“People are highly motivated,” he said. “If we see how it can improve outcomes, we will embrace it.”
Requiring less staff to support data creation and processing frees them up to validate, verify and interpret results – a skillset Ray Greenwood, Domain Lead with SAS, emphasises government will need to invest in.
Among the changing roles will be increased demand for data scientists and programmers. While these are currently and commonly found in back rooms of government agencies, Rucinski urged agencies to consider them as part of the future frontline of operations.
“Playing around is not good enough anymore, it’s time for AI to move from back room experimentation to frontline adoption” he said.
AI is easier than it sounds
Government shouldn’t shy away from starting their AI journey.
Despite different levels of AI maturity within the government sector, agencies can start their journey even if they have small innovation spaces or platforms that aren’t perfect. Greenwood explained it was important to put a stake in the ground on what was acceptable and get started.
“We are never going to get perfect decision-making engines,” he said. “By way of analogy, even though DNA testing has been shown to be imperfect as a means for identifying criminal suspects it still provides a massive improvement in guiding decision making in criminal cases and is therefore a powerful tool.”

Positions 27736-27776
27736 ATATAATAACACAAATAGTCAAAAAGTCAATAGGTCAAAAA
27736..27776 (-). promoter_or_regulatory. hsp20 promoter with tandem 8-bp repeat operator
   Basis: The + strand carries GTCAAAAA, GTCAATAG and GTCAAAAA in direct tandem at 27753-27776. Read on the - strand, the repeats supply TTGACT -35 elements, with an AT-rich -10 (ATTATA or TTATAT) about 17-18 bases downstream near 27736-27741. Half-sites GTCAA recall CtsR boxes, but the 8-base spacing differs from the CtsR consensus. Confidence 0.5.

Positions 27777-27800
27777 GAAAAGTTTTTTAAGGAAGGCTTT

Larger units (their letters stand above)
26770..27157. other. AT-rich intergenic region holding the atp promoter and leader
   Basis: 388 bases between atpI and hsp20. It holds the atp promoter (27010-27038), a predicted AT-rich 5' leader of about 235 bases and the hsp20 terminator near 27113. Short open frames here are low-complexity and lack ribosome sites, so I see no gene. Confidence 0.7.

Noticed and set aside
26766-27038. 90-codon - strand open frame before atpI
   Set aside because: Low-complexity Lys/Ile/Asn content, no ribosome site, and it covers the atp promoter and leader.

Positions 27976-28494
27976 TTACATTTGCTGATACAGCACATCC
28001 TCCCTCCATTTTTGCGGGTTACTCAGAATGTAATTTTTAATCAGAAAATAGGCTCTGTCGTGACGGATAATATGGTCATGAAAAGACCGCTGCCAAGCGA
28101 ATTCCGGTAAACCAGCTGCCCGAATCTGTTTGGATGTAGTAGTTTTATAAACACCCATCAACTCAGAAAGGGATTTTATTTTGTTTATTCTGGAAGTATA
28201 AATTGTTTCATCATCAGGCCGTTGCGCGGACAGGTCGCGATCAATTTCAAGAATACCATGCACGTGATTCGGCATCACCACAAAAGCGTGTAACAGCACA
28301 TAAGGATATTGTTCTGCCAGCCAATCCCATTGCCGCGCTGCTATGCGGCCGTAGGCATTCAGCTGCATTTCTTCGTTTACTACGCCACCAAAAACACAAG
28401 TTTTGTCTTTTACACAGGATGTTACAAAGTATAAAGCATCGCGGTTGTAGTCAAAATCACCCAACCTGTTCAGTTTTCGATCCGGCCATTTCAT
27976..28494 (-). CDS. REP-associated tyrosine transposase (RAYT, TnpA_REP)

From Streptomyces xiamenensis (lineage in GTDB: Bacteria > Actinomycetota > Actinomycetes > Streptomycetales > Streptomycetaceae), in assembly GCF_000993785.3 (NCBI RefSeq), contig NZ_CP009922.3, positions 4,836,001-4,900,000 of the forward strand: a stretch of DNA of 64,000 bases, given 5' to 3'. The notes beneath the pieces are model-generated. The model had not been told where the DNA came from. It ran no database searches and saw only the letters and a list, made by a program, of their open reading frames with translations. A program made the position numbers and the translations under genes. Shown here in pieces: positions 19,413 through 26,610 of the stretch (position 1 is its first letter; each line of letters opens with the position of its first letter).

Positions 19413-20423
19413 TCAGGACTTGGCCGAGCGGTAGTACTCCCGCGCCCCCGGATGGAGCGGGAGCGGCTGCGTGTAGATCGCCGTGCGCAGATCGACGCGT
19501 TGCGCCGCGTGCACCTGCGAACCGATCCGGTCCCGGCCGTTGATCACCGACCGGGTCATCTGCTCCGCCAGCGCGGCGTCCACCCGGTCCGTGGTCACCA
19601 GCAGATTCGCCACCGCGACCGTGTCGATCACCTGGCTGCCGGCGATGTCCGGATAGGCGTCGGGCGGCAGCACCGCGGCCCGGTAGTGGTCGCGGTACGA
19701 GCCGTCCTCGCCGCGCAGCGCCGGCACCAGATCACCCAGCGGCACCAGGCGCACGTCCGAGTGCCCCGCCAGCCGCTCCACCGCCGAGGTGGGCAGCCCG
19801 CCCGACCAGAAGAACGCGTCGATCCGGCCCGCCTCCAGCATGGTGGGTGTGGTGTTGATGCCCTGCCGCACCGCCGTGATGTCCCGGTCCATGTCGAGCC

Given that AI is a trend that will continue to grow, it makes sense to get on the front foot.
In getting started with AI, the speakers agreed it was important to focus on low hanging fruit, such as customer engagement – which were likely to be areas with highly repetitive tasks that consume human capital.
Rucinski said it was important to spend time engaging with stakeholders who will be using the solution at the end. Equally, it was important to bring the agency on the journey. A customer focus was central to this process.
But to realise the potential of AI, it was important to show viability early and move on to the next win.
“Keep developing new use cases and embrace the process,” Rucinski said.
Challenges remain in scaling up
“The technology is there and it is easy to get initiatives to test them,” Greenwood said. “The challenge is to get something that outlives the individuals involved.”
In developing solutions using AI, he urged agencies to engage in a conversation of how AI and associated solutions could take on a life of their own – and what structures would need to be put in place to enable them to scale and continually improve.
Often the focus was on the now, and not the future – despite the discussion recognising that AI is transforming government today.